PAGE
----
Physicists Shoot Neutrinos Across Japan to an Experiment in an Abandoned Mine

By Andrew Moseman | March 1, 2010 5:26 pm

super_kamiokandeWhile the oft-troubled Large Hadron Collider is starting back up today after a weekend glitch, another big physics project is under way halfway around the world. The British and Japanese researchers behind the project called T2K (Tokai-to-Kamioka) announced their first neutrino detection, the initial step in an experiment to understand these mysterious subatomic particles.

Neutrinos are tiny particles that rarely interact with matter, making them incredibly difficult to study. But physicists have done it by looking for the signature left behind when one of the torrent of neutrinos flying through the Earth at any given time happens to crash into the nucleus of an atom within view of a neutrino detector. Japan’s Super Kamiokande is one of the largest neutrino detectors, and now it has a new mission under the T2K project. The goal is to understand a strange kind of subatomic metamorphosis. These particles come in three types or flavours: electron, muon and tau neutrinos. From earlier experiments, physicists know that neutrinos spontaneously change their flavour, oscillating back and forth from one kind to another. But the details are still hazy [New Scientist].

To study this, the scientists are creating their own stream of neutrinos at a facility near the town of Tokai north of Tokyo. That beam is aimed at the Super Kamiokande in Kamioka (thus the name Tokai-to-Kamioka), and travels about 185  miles to get there. The Super-Kamiokande detector is buried in an old zinc mine 3,250 feet under Mt. Ikena near Kamioka in the Japanese Alps. The massive cylindrical detector contains 12.5 million gallons of ultra-pure water and is lined with an acre of photomultiplier tubes, which detect light from neutrino collisions and convert it into an electrical signal [Los Angeles Times].

And beyond the fact that chasing ghost particles with water tanks built in an abandoned mine is just plain cool, team member David Wark says his grander hope is that the study has something to say about the antimatter-matter question. That is, why do we live in a universe dominated by matter, instead of one where antimatter and matter annihilated each other after the Big Bang? “That tells us there must be a law of physics that is different for matter and antimatter. We don’t know what it is, but neutrino oscillations are someplace where it might show up” [New Scientist], he says.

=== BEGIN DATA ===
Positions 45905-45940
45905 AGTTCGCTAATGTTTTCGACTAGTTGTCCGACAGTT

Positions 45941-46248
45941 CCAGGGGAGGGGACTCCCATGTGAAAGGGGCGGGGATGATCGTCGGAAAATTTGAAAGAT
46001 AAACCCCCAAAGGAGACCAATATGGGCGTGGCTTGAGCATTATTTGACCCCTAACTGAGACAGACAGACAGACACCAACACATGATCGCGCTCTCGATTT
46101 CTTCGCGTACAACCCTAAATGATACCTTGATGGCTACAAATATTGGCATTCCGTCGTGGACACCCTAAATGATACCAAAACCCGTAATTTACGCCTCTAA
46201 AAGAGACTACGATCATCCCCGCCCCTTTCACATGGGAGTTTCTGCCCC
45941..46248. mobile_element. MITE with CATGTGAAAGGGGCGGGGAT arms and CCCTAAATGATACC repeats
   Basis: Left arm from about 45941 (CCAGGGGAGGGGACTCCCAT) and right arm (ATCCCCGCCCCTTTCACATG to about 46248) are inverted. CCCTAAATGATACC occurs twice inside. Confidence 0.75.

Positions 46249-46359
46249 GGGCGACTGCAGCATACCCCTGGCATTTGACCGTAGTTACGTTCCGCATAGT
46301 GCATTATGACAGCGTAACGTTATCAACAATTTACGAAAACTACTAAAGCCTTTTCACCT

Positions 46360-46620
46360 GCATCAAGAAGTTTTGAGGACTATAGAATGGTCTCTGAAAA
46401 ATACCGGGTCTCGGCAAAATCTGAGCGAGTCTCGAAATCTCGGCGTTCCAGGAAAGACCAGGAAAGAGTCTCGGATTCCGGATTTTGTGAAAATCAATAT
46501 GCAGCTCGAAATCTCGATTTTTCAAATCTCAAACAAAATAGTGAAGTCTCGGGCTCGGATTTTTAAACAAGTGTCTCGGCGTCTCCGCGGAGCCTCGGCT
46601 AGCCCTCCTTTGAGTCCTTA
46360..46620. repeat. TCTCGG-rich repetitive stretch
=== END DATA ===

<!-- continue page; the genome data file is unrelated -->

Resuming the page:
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Image: Super Kamiokande

CATEGORIZED UNDER: Physics & Math
  • NewEnglandBob

    “That tells us there must be a law of physics that is different for matter and antimatter. We don’t know what it is, but neutrino oscillations are someplace where it might show up”

    Ethan Seigal has something to say on this:
    http://scienceblogs.com/startswithabang/2010/03/the_greatest_story_ever_told_-_4.php

  • Georg

    “that neutrinos spontaneously change their flavour, oscillating back and forth from one kind to another. ”

    Utterly wrong, shame on you.
    Neutrino oscillation is from particle to the correspondimg
    antiparticle.

  • Joe

    ““that neutrinos spontaneously change their flavour, oscillating back and forth from one kind to another. ”

    Utterly wrong, shame on you.
    Neutrino oscillation is from particle to the correspondimg
    antiparticle.”

    Not true, it is the change from electron neutrinos – muon neutrinos – tauon neutrinos, changing flavour, for example the electron-neutrinos measured from the sun are 1/3 that of expected, because they oscillate between the flavours… not lepton number (ie particle to anti-particle)

  • http://myhoustonlocksmith.com Jimmy Lee

    Wow! What a cool experiment!
    I am really looking forward to reading what they discover about neutrinos!

    I would like to know this too:

    “That is, why do we live in a universe dominated by matter, instead of one where antimatter and matter annihilated each other after the Big Bang?”

  • http://www.houstonsafeandlock.net locksmith houston

    Hey, I’ve been studying neutrinos at school so I’m glad I found this post! Did you know that neutrinos were first brought to the world in 1930 by Wolfgang Pauli? What I want to know is what is an anti-neutrino? Aha, I may have found the answer. I s this correct:

    The differences consist of lepton number and helicity — both of which may not be good quantum numbers for the neutrino. So they might be identical, but we are not yet sure.

  • http://www.greensurfshop.com/brands/HippyTree.html HippyTree

    This has to be one of the COOLEST experiments that I have ever read about! How fun would that be to say that your job is blast neutrinos!? Must be pretty complicated stuff though.

  • http://www.lightmandalas.co.uk/glasstiles.html Glass Tiles

    This sort of thing makes my mind spin, but it is certainly fascinating!

  • http://www.rephandbags.com Coach Dog Collar

    Truly amazing. I saw a documentary recently on the Science channel regarding neutrinos and it’s crazy how difficult they are to detect. I know you wrote this post a few months ago. Is their any update with regard this study? Is it still going on?

  • http://www.flooringandcarpetskent.co.uk flooring kent

    It’s hard to imagine just how much work has gone into this project and the size of the brains of the people behind it. Makes me feel kind of dumb.

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